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History of OSHA

What do you think OSHA's job is?

To assure so far as possible every working man and woman
in the nation safe and healthful working conditions and to
preserve our human resources."

The OSH Act

Public Law 91-596)

manufacturing, construction, longshoring,

agriculture, law, medicine, charity and disaster relief
are covered by OSHA
Religious groups are covered if they employ workers
for secular purposes, such as maintenance or
provided either directly by federal OSHA or through
an OSHA-approved state program.

The OSH Act covers Federal workers by conducting

inspections in response to complaints, but OSHA cannot
propose monetary fines against federal agencies.
OSHA conducts federal workplace inspections in
response to employee reports of hazards.

OSHA's Mission
The mission of OSHA is to save lives, prevent injuries
and protect the health of America's workers.
To achieve this, federal and state governments work
together with more than 100 million working men and
women and eight million employers. Some of the things
OSHA does to carry out its mission are:
Developing job safety and health standards and
enforcing them through worksite inspections
Maintaining a reporting and recordkeeping
system to keep track of job-related injuries and
Providing training programs to increase
knowledge about occupational safety and health
assists the States in their efforts to assure safe
and healthful working conditions

OSHA rules also permit states and territories to

develop plans that cover only public sector (state and
local government) employees. In these cases, private
sector employment remains under federal OSHA
jurisdiction. Twenty-two states and territories operate
complete plans and four cover only the public sector.
OSHA is a small agency, with approximately 1,000
federal inspectors and 1,400 state inspectors to cover
about eight million workplaces.

Why was OSHA necessary?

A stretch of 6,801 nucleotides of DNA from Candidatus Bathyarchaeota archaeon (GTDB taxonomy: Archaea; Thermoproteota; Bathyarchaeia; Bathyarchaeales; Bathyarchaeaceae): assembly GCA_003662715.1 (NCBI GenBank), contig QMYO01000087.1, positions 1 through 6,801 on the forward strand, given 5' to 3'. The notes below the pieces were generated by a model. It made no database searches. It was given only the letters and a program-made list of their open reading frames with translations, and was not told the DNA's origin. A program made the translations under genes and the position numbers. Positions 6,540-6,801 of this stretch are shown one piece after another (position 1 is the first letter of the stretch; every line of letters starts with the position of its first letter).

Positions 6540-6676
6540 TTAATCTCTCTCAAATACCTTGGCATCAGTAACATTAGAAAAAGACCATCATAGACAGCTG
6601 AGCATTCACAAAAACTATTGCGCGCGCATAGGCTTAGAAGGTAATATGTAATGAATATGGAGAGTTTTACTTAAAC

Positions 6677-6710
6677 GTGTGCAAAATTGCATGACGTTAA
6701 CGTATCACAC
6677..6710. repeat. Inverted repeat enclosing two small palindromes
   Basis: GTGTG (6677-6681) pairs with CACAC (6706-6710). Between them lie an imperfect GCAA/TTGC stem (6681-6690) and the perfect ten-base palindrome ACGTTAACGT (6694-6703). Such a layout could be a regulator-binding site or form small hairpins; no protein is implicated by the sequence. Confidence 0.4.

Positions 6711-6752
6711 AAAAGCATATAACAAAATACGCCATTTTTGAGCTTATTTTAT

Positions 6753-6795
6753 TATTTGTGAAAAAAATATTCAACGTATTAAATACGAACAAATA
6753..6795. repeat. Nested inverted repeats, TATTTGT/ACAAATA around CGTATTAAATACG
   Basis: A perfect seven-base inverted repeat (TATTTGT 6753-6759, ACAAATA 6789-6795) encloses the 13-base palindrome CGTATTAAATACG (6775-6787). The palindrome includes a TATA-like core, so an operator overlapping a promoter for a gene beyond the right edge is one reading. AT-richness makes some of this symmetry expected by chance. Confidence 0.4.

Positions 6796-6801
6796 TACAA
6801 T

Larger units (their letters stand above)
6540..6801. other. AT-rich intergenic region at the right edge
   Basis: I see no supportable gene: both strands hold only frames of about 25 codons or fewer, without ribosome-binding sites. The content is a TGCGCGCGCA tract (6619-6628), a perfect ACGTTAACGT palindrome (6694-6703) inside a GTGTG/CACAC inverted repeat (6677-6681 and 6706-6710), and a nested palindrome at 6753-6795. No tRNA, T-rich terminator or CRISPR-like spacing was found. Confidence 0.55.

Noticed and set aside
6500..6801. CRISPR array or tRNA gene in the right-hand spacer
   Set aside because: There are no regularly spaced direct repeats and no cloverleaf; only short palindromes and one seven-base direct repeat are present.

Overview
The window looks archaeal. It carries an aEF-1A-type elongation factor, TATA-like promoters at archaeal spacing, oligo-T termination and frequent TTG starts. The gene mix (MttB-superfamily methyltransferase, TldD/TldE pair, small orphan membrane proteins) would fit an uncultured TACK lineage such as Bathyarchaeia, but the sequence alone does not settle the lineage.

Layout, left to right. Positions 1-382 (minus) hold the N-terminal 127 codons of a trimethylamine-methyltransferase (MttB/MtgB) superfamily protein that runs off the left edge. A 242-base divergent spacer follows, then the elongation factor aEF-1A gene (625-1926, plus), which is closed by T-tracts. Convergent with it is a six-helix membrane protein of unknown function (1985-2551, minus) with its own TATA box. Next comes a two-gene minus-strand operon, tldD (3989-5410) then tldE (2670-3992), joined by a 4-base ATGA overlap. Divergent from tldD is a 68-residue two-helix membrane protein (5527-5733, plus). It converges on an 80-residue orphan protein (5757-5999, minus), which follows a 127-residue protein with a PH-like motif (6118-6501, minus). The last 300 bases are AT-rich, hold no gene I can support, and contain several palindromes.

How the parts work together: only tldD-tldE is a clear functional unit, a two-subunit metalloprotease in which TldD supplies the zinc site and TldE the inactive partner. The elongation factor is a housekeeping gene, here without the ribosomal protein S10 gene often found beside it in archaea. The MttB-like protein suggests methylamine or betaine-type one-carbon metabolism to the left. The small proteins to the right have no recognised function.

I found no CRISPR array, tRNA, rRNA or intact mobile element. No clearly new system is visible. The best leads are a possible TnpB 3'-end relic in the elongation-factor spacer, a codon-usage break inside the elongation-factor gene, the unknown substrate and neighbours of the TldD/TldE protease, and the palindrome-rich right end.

Workplace injuries, illnesses, and deaths were increasing, and no u

Why is this training important?

If there are hazards in your workplace, you will know your rights a

Training reduces direct and indirect occupational cost

According to the AFL-CIO 2009 Report, Death on the Job: The Toll of Neglect, the full
extent of occupational injuries and illnesses and their associated costs ($145 to 290
billion annually) is understated. What does this fact indicate?

More training is needed to educate both employers and workers ab

OSHAs training program has been virtually ineffective in educatin

Since its establishment in 1971, OSHA still does not have accurate

The federal government needs to authorize a congressional commi

The size of OSHA becomes graphically apparent when a simple calculation shows that if
the 8 million workplaces were distributed evenly among OSHAs federal and state
inspectors, each inspector would be responsible for _____ sites.


OSHA is a small agency, with approximately 1000 federal inspectors and 1400 state
inspectors to cover about eight million workplaces. A simple calculation
(8,000,000/2400) shows that each inspector would be responsible for 3,333 sites if the
inspections were distributed evenly among them. That is why it is important for workers
to know their rights and for employers to be aware of their responsibilities under OSHA.